Steven Cameron Newsome

Steven Cameron Newsome
Norfolk - Steven Cameron Newsome, former Director of the Smithsonian Institution's Anacostia Community Museum passed away September 27, 2012. During his 12-year tenure at the Museum, Newsome became a well-known advocate for the development of more meaningful relationships between museums and their constituents. He led a fundraising effort that resulted in a renovation of the museum and created an annual summer academy - an intensive program of cultural education for young people - which was held at three churches in the Anacostia neighborhood.
Newsome began his career as a librarian. He held positions at Northwestern University and the University of Illinois at Chicago. He was also the Curator of the Vivian G. Harsh Collection of African American Literature and History at the Chicago Public Library.
Before joining the Smithsonian in 1991, Newsome served as the Director of the Maryland Commission on Afro-American History and Culture and the Banneker-Douglass Museum (Annapolis, MD). He was the co-founder of the annual Kunta Kinte Heritage Festival, and established "Let Freedom Ring," an annual Baltimore Symphony Orchestra tribute to Dr. Martin Luther King, Jr.
After retiring from the Smithsonian, Newsome served as Executive Director of the Prince George's Arts and Humanities Council (Hyattsville, MD) where he established a commitment to offering high-quality and diverse arts programs for county residents and visitors. He later became the founding director of the Prince George's African American Museum and Cultural Center (North Brentwood, MD).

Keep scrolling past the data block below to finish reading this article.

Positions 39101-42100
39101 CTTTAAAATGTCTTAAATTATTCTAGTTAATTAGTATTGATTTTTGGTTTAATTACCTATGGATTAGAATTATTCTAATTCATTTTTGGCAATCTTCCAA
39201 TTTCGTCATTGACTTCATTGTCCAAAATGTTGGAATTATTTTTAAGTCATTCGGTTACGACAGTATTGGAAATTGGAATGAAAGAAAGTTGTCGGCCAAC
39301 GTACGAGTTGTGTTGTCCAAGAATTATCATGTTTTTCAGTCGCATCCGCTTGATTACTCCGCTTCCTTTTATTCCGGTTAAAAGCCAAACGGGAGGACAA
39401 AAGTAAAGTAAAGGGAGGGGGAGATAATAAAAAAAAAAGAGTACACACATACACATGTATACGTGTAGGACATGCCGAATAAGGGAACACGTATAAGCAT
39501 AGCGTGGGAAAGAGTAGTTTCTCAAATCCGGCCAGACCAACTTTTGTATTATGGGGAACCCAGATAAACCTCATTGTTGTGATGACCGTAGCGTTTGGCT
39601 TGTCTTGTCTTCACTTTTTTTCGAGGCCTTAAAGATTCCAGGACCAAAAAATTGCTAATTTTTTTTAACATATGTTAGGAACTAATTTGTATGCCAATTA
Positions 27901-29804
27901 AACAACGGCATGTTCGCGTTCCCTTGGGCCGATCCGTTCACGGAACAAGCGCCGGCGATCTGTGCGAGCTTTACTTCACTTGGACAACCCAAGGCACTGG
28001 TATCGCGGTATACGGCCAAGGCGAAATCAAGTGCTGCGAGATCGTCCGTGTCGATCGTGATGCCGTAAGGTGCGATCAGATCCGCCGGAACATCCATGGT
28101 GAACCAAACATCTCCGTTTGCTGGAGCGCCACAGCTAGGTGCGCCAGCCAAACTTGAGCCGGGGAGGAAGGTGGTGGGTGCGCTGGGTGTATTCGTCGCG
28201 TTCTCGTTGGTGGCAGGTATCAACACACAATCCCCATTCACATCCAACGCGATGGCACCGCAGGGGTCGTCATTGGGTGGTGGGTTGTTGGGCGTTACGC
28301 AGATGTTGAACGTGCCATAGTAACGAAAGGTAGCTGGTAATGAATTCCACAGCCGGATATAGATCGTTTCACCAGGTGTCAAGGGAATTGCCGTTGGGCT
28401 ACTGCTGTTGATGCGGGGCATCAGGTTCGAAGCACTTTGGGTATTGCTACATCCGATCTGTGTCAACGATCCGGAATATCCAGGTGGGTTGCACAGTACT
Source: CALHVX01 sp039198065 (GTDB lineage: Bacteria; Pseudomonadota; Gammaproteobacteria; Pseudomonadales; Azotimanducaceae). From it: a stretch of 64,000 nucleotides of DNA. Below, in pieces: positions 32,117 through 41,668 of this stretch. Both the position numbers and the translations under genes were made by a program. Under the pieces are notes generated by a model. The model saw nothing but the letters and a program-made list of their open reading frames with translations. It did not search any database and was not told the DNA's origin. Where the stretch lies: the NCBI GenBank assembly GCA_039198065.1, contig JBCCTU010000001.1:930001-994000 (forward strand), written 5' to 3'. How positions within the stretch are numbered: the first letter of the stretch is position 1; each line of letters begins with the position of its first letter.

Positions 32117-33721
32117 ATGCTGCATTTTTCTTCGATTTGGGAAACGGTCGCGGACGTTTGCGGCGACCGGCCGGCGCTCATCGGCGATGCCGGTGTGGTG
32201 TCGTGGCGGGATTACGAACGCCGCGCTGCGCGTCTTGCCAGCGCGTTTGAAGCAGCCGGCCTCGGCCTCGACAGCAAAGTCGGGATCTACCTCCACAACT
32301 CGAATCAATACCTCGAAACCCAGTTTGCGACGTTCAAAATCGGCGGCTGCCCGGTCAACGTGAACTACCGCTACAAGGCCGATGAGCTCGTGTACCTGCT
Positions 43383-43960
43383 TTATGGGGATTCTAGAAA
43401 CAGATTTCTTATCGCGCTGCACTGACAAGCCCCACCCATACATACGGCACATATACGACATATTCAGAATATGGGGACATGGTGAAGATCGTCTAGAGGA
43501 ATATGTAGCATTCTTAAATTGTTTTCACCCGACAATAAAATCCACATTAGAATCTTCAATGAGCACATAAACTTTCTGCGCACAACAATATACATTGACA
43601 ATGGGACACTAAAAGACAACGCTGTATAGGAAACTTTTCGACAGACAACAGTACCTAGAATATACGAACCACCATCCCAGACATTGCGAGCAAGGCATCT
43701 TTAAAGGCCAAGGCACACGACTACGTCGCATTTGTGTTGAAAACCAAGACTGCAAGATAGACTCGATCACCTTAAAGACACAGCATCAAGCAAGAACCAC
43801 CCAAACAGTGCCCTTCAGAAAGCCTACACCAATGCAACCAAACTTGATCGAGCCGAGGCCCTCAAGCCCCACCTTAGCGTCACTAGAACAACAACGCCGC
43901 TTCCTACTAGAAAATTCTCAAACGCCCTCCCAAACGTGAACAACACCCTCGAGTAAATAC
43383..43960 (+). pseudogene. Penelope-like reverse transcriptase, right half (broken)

Newsome was recognized as a dynamic speaker and panelist, participating in programs and workshops across the country and internationally. He spoke in South Africa, Brazil, Canada, Ghana, and Cote d'Ivoire.
"Museums," Newsome said "are not just storehouses for materials of the past. They are places for discovering, imagining, and remembering … but most importantly learning. We can no longer think of them as places which are visited to see pieces of the past. They are dynamic places where we can see ourselves, gain understanding of our neighbors, and get new insights into the way in which we live. Museums must not only help us understand the unique and distinctive. They can and must teach about the significance of the ordinary and how everyday life contributes to the making and evolution of our civil society."
Newsome was born September 11, 1952 in Norfolk, Virginia. He earned degrees from Trinity College (Hartford, CT) and Emory University (Atlanta, GA). He is survived by his daughter, Sanya Newsome (Edward Pagan) and two granddaughters, Jianni Amara Newsome and Kaeli Symone Newsome-Pagan (Chicago, IL).
A public tribute was held December 2, 2012 at Arena Stage, Washington, DC. Family and friends scattered his ashes September 2013.

Published in The Virginian Pilot on Oct. 6, 2013